Being neutral is better than going headlong blindly into a fight.
This is so, especially, when we are not sure what the fight is really all about or when it doesn’t even concerned us.
I know, some of you all find this unacceptable and want us to take sides and fight no matter what.
You are with us or against us, they said.
Honestly, that’s tiring.
Really guys, it’s okay to be neutral and chill out when we need to do that.
That’s my stand in the Najib-Dr Mahathir fight.
I prefer that than getting a bloodied nose for stupidly fighting just because that’s what the crowd are doing.
Malaysia itself tends to be neutral most of the time.
During the Cold War, even though we are closer to the West, we still maintain friendly relations with the Eastern bloc of that time.
In fact, Malaysia is one of the more active members of the Non-Aligned Movement, which promotes world peace. Being non- aligned, means we do not take sides, especially of the big powers, in their fights. We instead took in the facts of such conflicts and be objective about it.
This philosophy is the hallmark of Malaysia’s foreign policy since back then.
That’s how we as a small country survive at world stage all these while.
That’s why I’m quite concerned when told by my sources today that there are people at the highest level of the government who wanted our country to take sides in the dispute between Qatar and a few other Arab countries.
Seriously, why the hell do we need to get mixed up in that Arab quarrel.
I really thought we are all doing well on the matter when the Foreign Ministry issued this statement on June 29,Malaysia shares deep and abiding relations with all countries involved in the difficulties surrounding Qatar and some Arab countries which began on 5 June 2017. Our relations are across the whole sphere of human activity – particularly cultural, religion, economic and people-to-people. For this reason, these difficulties are a matter of deep concern for the Government and people of Malaysia.
Referring to the Media Statement made by Datuk Sri Dr Wan Azizah Wan Ismail on 27 June 2017 on the matter, the Ministry of Foreign Affairs of Malaysia would like to emphasise that Malaysia has been in constant contact with all the countries involved since the beginning of these difficulties. YAB Prime Minister and YB Foreign Minister have been communicating with their counterparts across the Muslim world since that time, in order to apprise each other of the latest developments as well as to find a resolution to these difficulties. During these contacts, Malaysia has emphasised its neutrality. At the same time, we have offered to play any constructive role that the parties involved feel is required. This offer and concern have been well received and appreciated.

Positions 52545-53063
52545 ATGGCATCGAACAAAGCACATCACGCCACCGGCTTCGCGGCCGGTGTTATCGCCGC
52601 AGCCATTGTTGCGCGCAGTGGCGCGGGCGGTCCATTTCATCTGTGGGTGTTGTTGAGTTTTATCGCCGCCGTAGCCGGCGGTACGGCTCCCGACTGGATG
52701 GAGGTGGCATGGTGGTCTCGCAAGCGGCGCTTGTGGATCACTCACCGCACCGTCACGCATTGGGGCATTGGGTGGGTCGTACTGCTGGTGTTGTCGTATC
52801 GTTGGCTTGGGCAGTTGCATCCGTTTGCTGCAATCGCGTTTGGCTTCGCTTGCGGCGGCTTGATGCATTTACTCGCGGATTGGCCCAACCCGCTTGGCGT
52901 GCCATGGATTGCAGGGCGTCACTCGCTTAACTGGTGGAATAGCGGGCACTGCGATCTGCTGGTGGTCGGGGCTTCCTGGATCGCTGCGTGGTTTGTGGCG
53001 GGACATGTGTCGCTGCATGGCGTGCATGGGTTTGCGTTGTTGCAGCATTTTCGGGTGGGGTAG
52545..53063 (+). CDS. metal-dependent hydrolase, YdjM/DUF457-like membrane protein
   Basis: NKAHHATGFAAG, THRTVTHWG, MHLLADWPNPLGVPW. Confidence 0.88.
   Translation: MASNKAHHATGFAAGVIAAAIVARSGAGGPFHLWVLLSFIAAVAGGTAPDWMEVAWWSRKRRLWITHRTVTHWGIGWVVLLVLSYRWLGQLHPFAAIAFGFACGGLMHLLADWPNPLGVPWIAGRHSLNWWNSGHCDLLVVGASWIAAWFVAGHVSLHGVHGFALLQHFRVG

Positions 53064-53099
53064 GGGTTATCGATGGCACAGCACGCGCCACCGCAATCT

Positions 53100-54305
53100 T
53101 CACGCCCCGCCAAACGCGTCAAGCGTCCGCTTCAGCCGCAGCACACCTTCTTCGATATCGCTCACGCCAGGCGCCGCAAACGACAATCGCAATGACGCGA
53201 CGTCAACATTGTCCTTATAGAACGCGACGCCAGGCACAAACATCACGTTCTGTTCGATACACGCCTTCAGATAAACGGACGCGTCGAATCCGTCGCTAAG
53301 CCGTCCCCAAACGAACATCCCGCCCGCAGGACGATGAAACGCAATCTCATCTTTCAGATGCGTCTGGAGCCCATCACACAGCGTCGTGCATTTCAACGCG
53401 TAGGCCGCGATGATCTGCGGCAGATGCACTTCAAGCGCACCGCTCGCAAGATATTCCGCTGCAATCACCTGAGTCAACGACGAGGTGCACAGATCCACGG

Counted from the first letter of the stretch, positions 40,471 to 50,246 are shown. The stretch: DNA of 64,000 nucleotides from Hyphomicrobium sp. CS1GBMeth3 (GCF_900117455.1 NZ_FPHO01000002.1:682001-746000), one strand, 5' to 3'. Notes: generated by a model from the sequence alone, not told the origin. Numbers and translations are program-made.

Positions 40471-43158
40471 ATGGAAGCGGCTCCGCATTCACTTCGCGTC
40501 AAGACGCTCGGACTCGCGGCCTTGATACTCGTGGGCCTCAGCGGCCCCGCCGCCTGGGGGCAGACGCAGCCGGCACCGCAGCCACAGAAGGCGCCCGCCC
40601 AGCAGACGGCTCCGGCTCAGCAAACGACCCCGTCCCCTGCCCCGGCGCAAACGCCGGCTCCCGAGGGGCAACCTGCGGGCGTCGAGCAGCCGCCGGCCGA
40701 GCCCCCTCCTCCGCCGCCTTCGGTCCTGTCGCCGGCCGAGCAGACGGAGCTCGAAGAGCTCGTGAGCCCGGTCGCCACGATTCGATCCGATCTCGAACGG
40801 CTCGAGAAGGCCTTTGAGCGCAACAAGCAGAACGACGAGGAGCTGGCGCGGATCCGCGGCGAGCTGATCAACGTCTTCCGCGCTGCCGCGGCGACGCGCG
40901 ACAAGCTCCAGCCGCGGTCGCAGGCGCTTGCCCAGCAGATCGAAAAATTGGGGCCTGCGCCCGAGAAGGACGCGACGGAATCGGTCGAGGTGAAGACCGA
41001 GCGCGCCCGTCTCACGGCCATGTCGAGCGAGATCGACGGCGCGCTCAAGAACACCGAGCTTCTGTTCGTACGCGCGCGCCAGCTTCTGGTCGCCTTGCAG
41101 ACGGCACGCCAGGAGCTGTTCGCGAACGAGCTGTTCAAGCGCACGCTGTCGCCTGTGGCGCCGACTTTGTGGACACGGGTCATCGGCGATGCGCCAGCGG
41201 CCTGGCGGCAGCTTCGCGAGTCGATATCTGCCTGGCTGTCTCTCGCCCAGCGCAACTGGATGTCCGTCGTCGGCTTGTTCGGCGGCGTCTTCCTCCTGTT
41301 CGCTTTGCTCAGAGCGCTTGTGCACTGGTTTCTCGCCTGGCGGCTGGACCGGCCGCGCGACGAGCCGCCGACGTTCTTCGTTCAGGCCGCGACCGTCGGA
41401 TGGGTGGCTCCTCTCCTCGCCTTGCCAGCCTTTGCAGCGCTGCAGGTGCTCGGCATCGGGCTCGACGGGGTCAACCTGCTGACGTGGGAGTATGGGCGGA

At the same time however, the involved countries have expressed their hope for other countries and international organisations to provide the countries involved the opportunity to resolve these difficulties through their own regional framework, such as the Gulf Cooperation Council (GCC) as well as the mediation efforts of the Emir of Kuwait. Malaysia and other countries outside the GCC respects their wishes. Consequently, we will support all efforts by the GCC and the Emir of Kuwait.
At the same time, we will continue our policy of neutrality. But it is a policy of “active neutrality”, our offer to play a constructive role still stands – we will continue our contacts with all parties concerned, and we will continue to urge them to take all necessary steps to de-escalate tensions.
Malaysia hopes for a speedy and amicable solution to these difficulties – it can only be a boon to the Muslim world as a whole. At the same time, we remain committed to combatting and confronting terrorism and extremism, and support all efforts to achieve peace and stability in the region.
I was told that the people who wanted us to take sides in the dispute wanted Malaysia to be with the other Arab states going against Qatar.
The other Arab states accused Qatar of supporting terrorism, among others, and have since last month placed the tiny but rich Gulf state in isolation.
That was a bit weird to me because Qatar appeared to be more progressive and modern compared to those other Arab states.
Notwithstanding all that, it made me wondered what are the motives of those people in the government who wanted us to also join those other Arabs in isolating Qatar.
Personal vested interests, maybe?
Hopefully not so.
Anyway, I was told that Qatar has about RM50 billion in investments in Malaysia.
Those who wanted us to go against that country should think what would happen if Qatar pull out those investments.
Then there are those Malaysians who now work in Qatar. How about them if we want to boycott that country?
And, really, what is it again the purpose of us to even consider taking sides in that Arab quarrel?
I hope PM DS Najib Razak will not listen to those people.
Let’s be friends with all those Arab countries and try help them settle the dispute instead of ourselves joining in the fight.
Let us be smart about this, okay.